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Discussion Starter · #1 ·
This is a weird story and a mystery. Yesterday I had my house upgraded from 100 amp service to 200 amp service. When the Electrician pulled the old panel off the wall a gun fell to the floor with an envelope containing six bullets. He sent me a picture and asked if I was looking for this. When I got home I called the local police to come out since the gun was obviously placed where it was not accessible I thought it might have been stolen or used in a crime. It was definitely in a spot it could not be easily retrieved from.
My house history is: Built 19 72-73 time frame. I am the third owner. The first owner was a young couple who only stayed here three years. The second family stayed until we bought in 1984 time frame. They did have an older son that lived there with them for a while, not sure of the specifics. After that it has only been my wife and I at the house.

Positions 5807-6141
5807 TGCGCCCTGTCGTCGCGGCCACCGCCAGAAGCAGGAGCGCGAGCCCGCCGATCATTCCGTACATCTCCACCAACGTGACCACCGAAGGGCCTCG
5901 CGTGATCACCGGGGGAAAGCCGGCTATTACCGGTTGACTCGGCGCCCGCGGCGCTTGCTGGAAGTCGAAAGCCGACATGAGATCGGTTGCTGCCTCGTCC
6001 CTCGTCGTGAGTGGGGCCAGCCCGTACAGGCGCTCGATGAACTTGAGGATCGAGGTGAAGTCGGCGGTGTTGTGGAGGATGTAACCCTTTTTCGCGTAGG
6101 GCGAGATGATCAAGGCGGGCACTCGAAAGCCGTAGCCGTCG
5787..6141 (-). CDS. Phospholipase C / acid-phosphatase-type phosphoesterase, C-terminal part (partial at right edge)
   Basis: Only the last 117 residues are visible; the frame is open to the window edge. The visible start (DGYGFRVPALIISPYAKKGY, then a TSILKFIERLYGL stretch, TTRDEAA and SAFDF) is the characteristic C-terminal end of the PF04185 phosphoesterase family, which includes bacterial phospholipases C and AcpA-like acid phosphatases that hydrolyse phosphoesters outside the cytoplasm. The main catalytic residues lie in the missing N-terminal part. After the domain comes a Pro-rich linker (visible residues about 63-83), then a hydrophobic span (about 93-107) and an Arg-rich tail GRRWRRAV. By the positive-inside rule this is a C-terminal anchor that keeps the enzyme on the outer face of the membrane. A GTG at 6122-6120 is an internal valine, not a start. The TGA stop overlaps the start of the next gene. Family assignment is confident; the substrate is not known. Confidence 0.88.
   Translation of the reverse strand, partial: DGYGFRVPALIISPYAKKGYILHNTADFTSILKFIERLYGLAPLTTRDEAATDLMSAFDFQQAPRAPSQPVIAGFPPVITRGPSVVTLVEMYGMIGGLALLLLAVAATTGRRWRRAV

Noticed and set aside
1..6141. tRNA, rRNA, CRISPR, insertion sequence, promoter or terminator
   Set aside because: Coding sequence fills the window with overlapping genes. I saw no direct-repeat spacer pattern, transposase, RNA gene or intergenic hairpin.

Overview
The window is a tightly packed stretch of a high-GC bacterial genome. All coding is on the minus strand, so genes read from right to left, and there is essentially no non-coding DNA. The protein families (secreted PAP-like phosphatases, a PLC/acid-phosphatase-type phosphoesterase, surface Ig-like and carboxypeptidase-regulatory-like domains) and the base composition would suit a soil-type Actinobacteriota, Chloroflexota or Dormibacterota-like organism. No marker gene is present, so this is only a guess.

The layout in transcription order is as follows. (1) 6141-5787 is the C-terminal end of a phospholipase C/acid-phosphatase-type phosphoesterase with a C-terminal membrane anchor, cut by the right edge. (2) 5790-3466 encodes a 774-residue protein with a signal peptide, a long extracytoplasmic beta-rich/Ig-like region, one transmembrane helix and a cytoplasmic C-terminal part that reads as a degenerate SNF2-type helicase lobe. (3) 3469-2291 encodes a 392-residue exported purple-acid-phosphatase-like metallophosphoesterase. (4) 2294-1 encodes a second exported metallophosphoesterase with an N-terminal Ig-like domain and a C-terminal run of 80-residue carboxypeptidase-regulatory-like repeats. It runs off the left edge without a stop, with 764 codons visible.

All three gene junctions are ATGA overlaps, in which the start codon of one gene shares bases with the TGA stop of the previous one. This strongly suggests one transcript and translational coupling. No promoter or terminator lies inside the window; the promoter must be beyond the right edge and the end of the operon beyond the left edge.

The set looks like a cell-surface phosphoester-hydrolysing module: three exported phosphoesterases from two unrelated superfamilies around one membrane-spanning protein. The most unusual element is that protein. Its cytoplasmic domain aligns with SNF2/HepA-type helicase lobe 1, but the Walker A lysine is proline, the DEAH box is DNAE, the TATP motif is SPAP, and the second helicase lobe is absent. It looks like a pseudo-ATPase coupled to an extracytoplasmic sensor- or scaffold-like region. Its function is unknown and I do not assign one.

Talking with some of my buddies about it we came up with several scenarios from the husband had it hid because he didn't want his wife to know about it to it was the son of a previous owners and when it fell to where he couldn't get it he could say dad my gun fell behind the electric panel and so on. The area it was found is a finished basement with paneling on the walls and a drop ceiling. It is possible the gun was on the sill of the house and fell behind the panel at some point. Or it was just ditched there, hoping never to be found.
Anyway it was found and I am now trying to figure out about the gun, how old it is and what not.